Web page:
S&P Global Ratings believes the not-for-profit health care sector has been incredibly resilient, in large part due to strong management and governance, as over the past 20 years transformation has taken place at an increasing pace, encouraging our belief that even more change is coming. Many of the hospitals and health systems in our rated portfolio have had to manage this evolution, and while credit quality can and will change over time, we believe the majority of our rated portfolio is well-positioned to compete effectively as new strategies are required.

Historically, a review of ratios over time demonstrates that providers have responded well to change as a group, although results have varied among individual organizations. We have written extensively on the key issues that have influenced not-for-profit health care. In particular, "Shifting Competition Leads U.S. Not-For-Profit Health Care Organizations To Accelerate New (And Old) Strategies," published May 14, 2018, on RatingsDirect, which speaks to the broad changes in the sector and how health care organizations are adapting.

As we think about the underlying factors that have influenced providers the past two decades, it is also important to understand how that has translated into operating performance and financial position. While organizational strategies, and how management and governance respond to evolving, and at times adverse business conditions, are equally important to long term viability, so too is how those strategies affect the overall financial profile of a health care organization. S&P Global Ratings analyzes and publishes not-for-profit health care median ratios annually, and has been doing so for over 20 years. We decided to look back at some key financial metrics since the turn of the century and evaluate how hospitals and health systems have fared during a period of transition and constant change.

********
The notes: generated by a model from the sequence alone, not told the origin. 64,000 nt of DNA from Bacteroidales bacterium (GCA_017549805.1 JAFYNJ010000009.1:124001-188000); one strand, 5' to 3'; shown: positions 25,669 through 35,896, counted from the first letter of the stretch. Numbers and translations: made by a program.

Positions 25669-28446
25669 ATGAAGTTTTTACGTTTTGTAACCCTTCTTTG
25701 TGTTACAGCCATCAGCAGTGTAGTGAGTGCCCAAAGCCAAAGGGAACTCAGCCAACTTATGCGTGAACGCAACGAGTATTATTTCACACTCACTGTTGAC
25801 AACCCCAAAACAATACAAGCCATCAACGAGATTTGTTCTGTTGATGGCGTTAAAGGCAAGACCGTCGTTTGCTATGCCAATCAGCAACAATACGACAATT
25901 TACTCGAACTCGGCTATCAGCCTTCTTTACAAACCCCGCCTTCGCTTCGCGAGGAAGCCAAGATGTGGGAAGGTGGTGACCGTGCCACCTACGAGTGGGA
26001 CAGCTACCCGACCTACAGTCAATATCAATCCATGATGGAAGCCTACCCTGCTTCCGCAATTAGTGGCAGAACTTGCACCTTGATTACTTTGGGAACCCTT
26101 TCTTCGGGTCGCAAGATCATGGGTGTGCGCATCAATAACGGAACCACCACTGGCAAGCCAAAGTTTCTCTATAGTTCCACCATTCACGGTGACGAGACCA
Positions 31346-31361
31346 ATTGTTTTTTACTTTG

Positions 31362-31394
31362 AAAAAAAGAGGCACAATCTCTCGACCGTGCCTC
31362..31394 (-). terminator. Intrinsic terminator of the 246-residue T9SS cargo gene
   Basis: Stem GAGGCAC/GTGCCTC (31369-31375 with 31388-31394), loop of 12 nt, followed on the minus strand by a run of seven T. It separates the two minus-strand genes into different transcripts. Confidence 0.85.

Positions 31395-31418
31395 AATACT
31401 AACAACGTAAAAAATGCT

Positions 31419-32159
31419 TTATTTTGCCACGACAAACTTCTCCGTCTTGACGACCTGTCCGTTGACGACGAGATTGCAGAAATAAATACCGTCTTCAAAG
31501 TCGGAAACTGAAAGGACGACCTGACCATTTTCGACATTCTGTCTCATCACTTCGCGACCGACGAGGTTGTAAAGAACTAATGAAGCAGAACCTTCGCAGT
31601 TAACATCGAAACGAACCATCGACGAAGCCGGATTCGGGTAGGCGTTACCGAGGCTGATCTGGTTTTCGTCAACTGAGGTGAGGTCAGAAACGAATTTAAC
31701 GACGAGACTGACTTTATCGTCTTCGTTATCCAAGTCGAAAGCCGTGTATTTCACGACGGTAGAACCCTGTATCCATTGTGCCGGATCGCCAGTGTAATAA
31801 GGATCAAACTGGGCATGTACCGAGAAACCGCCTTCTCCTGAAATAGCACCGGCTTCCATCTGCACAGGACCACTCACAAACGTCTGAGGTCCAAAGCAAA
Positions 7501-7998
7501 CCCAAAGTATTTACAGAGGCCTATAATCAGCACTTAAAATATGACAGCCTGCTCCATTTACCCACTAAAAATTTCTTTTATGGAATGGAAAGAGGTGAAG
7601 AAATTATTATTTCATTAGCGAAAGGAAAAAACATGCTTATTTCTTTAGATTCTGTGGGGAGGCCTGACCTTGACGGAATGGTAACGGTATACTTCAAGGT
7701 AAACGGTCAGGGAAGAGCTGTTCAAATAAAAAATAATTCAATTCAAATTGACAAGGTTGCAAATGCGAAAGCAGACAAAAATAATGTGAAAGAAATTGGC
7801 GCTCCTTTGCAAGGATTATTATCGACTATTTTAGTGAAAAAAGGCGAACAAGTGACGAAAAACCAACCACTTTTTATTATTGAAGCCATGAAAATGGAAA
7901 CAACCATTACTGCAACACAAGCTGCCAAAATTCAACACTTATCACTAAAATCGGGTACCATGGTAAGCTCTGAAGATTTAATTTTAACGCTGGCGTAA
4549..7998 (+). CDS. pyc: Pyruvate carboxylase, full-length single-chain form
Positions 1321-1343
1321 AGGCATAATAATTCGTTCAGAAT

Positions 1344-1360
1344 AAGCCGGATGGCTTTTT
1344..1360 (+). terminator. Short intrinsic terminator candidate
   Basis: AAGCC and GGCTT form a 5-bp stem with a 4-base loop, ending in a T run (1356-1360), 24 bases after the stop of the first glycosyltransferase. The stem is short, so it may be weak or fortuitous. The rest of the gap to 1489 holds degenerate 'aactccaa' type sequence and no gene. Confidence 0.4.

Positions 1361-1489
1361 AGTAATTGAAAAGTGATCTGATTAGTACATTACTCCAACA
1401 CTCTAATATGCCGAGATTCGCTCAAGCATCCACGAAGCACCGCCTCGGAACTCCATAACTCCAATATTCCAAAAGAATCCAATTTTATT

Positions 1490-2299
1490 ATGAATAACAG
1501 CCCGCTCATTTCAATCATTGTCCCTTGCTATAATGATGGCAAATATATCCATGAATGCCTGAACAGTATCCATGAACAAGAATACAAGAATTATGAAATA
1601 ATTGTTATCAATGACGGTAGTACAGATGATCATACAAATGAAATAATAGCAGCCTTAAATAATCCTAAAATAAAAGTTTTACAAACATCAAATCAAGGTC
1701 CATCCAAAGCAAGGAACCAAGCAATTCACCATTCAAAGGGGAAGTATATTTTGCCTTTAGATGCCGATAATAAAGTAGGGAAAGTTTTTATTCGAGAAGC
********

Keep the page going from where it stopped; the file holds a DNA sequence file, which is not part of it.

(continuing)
Median Ratio Trends Over Time

At a high level, broad balance sheet measures indicate improving financial strength and flexibility compared to levels two decades ago, as is also the case for maximum annual debt service coverage. There is clearly more variability in operating and excess margin measures as governmental policies change, myriad operating headwinds persist, and the investment markets wax and wane, but stronger providers have seen margin improvement, while weaker rated providers have been generally stable with some pockets of weakness at the lowest reported rating levels. Furthermore, the long period of operating in a low interest rate environment has certainly benefited most providers, as they have been able to finance strategic capital assets, while keeping carrying costs at very manageable levels.

The ratios highlight a number of interesting trends: